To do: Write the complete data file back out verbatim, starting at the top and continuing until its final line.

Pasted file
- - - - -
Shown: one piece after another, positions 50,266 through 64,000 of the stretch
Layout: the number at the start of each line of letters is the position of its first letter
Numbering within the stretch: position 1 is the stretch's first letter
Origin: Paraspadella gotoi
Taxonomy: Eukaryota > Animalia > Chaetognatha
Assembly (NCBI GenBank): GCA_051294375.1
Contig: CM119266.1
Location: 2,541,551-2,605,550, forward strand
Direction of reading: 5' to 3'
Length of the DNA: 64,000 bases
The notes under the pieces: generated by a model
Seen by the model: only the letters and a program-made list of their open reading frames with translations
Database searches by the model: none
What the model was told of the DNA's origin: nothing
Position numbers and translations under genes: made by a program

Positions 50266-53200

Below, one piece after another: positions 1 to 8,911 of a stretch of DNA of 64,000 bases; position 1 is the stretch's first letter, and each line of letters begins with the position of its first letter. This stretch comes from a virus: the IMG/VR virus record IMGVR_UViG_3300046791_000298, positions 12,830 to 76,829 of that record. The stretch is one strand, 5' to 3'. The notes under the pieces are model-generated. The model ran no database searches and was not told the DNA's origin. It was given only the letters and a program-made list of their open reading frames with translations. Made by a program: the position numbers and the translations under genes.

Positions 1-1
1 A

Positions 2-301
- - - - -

Shown: one piece after another, positions 50,266 through 64,000 of the stretch
Layout: the number at the start of each line of letters is the position of its first letter
Numbering within the stretch: position 1 is the stretch's first letter
Origin: Paraspadella gotoi
Taxonomy: Eukaryota > Animalia > Chaetognatha
Assembly (NCBI GenBank): GCA_051294375.1
Contig: CM119266.1
Location: 2,541,551-2,605,550, forward strand
Direction of reading: 5' to 3'
Length of the DNA: 64,000 bases
The notes under the pieces: generated by a model
Seen by the model: only the letters and a program-made list of their open reading frames with translations
Database searches by the model: none
What the model was told of the DNA's origin: nothing
Position numbers and translations under genes: made by a program

Positions 50266-53200

Below, one piece after another: positions 1 to 8,911 of a stretch of DNA of 64,000 bases; position 1 is the stretch's first letter, and each line of letters begins with the position of its first letter. This stretch comes from a virus: the IMG/VR virus record IMGVR_UViG_3300046791_000298, positions 12,830 to 76,829 of that record. The stretch is one strand, 5' to 3'. The notes under the pieces are model-generated. The model ran no database searches and was not told the DNA's origin. It was given only the letters and a program-made list of their open reading frames with translations. Made by a program: the position numbers and the translations under genes.

Positions 1-1
1 A

Positions 2-301